BRIGHT DISCOUNT SIGNS, bulging rails and busy sales assistants can only mean one thing – summer sales season is upon us again. As we are all trying to get by on less these days, the sales season can be a really good time to snap up bargains, particularly on expensive items that you have been saving for.
But sales can lead to an increase in impulse spending too, when consumers stumble upon that “must have” item with 70 per cent off. As such, it’s really important to be aware of your consumer rights when buying reduced price items, either in person or online, so you can take action if your cheap deal turns out to be a damp squib.
Sales season does not affect your statutory rights
The first point to note is that sales season does not affect your statutory rights. Signs such as “No Refunds” or “No Exchanges” can cause confusion, particularly as some shops display these signs prominently during sales season. However, as per the consumer legislation we have here in Ireland, if an item is faulty, you are entitled to a remedy whether that item is on sale or not.
In all cases, what you buy must be as it is described to you, fit for the intended purpose and be of satisfactory quality. Your rights do not change just because what you bought was on sale. However an important point to note is that if you were told about the defect before you bought the item, you may not have grounds for redress.
If you have a faulty product there are a number of options open to you, depending on the type of fault. These could include a full refund, repair, replacement or reduction in the price. Once you notice a fault with any item you have bought, you should return it as soon as possible to the seller, explain what has happened and show them proof of purchase. Proof of purchase can be your receipt, or a copy of your debit or credit card statement.
Now for the tricky bit…
So what happens if you buy an item, discover a fault and return to the shop only to discover it’s been significantly reduced? Your consumer rights dictate that you are entitled to a refund of the full price or a replacement of the same value or a repair. You do not have to accept a refund of the lower sale price if the goods are faulty.
Now for the tricky bit. If you’ve bought something in a shop, in the sales or otherwise, and you simply change your mind about it, then you do not have any rights under consumer law and the shop does not have to offer you a refund or a replacement. This applies if you’ve bought something and discovered it doesn’t fit, doesn’t match, doesn’t suit you or simply doesn’t “look right”.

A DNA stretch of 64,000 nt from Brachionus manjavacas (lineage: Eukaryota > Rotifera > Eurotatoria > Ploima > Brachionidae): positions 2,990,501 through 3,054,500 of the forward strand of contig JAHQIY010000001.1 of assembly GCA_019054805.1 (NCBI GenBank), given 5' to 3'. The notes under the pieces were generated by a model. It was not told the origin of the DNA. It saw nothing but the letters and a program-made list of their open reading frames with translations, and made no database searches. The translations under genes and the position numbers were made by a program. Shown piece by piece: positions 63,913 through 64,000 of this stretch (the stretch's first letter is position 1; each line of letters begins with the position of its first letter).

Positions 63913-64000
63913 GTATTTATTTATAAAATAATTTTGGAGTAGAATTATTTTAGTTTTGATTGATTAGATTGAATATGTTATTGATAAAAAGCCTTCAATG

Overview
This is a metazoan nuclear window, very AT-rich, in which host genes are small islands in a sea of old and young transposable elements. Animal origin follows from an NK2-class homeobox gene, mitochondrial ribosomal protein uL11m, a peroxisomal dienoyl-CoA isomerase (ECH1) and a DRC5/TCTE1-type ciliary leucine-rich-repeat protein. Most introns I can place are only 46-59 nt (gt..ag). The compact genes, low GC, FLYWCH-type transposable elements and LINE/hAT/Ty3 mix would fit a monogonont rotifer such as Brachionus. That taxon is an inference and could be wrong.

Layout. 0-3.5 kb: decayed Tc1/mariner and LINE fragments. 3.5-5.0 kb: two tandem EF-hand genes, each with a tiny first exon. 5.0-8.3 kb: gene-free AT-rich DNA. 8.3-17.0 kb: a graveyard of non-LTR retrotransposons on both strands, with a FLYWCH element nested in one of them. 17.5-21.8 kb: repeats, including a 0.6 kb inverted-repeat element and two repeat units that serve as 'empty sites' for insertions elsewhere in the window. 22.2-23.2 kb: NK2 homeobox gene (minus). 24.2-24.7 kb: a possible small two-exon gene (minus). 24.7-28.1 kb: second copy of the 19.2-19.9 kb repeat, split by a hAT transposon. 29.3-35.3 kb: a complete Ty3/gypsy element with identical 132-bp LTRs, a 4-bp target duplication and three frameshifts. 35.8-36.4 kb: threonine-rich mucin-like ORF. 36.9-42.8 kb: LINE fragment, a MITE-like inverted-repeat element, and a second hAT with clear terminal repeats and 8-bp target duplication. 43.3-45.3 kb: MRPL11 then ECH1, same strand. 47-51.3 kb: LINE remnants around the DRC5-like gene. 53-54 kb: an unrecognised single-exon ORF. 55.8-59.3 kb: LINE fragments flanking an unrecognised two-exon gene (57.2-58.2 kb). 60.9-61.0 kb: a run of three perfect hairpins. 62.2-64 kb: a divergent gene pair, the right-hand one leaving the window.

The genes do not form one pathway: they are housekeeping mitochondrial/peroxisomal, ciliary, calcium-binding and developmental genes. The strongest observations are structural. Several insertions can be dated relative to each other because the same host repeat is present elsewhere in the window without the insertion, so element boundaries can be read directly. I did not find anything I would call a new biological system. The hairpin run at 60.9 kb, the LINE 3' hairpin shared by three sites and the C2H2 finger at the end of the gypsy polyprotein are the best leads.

But, some shops do accept returns, typically with conditions about packaging and intact labels, and will give you an exchange or refund within a certain amount of time after the purchase. But this depends on shop policy and is a gesture of goodwill on their behalf. Some shops may only offer an exchange or refund on goods that were not on sale.
Again, unless there is something wrong with the goods, this is not breaking consumer law or infringing on your consumer rights. If the shop do agree to refund you, and the item you are returning is now reduced, you probably have to accept the lower price as the shop is allowing you to return the item as a gesture of goodwill.
What are my rights when shopping online?
Finally, more and more people are opting to avoid the crush of the high street and are trawling for bargains online. If you buy something from an EU-based website, you have seven working days, from the date you received your purchase, to cancel the order and return the goods. This applies if the item is at full price, on sale or even if you’ve simply changed your mind. However, if there is nothing wrong with the item, you, the consumer, are obliged to foot the bill to return it.
These rules only apply to EU based websites, so it’s important to remember that you don’t have the same level of protection when buying goods from further afield. As such, when thinking about purchasing from a website outside of the EU, be sure to read up on the returns policy and terms and conditions of the site, so you are fully informed before parting with your hard earned cash.
During summer sales season, and all year round in fact, it’s always best to check a retailer’s returns policy before you make a purchase and, crucially, to keep your receipts as proof of purchase and of the price you paid. Arming yourself with this and information about your consumer rights is the best way to ensure you can make the most of the Summer Sales.
Check out www.nca.ie for more information on your consumer rights.
Quick Reference Guide
|Faulty Goods?||Change Your Mind?|
|Return the goods to the retailer you bought them from.||Check to see what the retailer’s returns policy is and return the goods if you can.|
|The sooner you act the better.||The sooner you act the better.|
|You are entitled to a repair, replacement or refund.||You are not entitled to refund or exchange. However, some shops may have a refund/exchange policy if you change your mind.|
|*Need proof of purchase – a receipt or credit card/bank statement.||Dependant on shop policy, but best to have a receipt.|
* Proof of purchase– if the price of the item has been reduced, having proof of the price paid ensures that you get back the total amount you spent, or a replacement with an item to the value you spent but only if the product is faulty.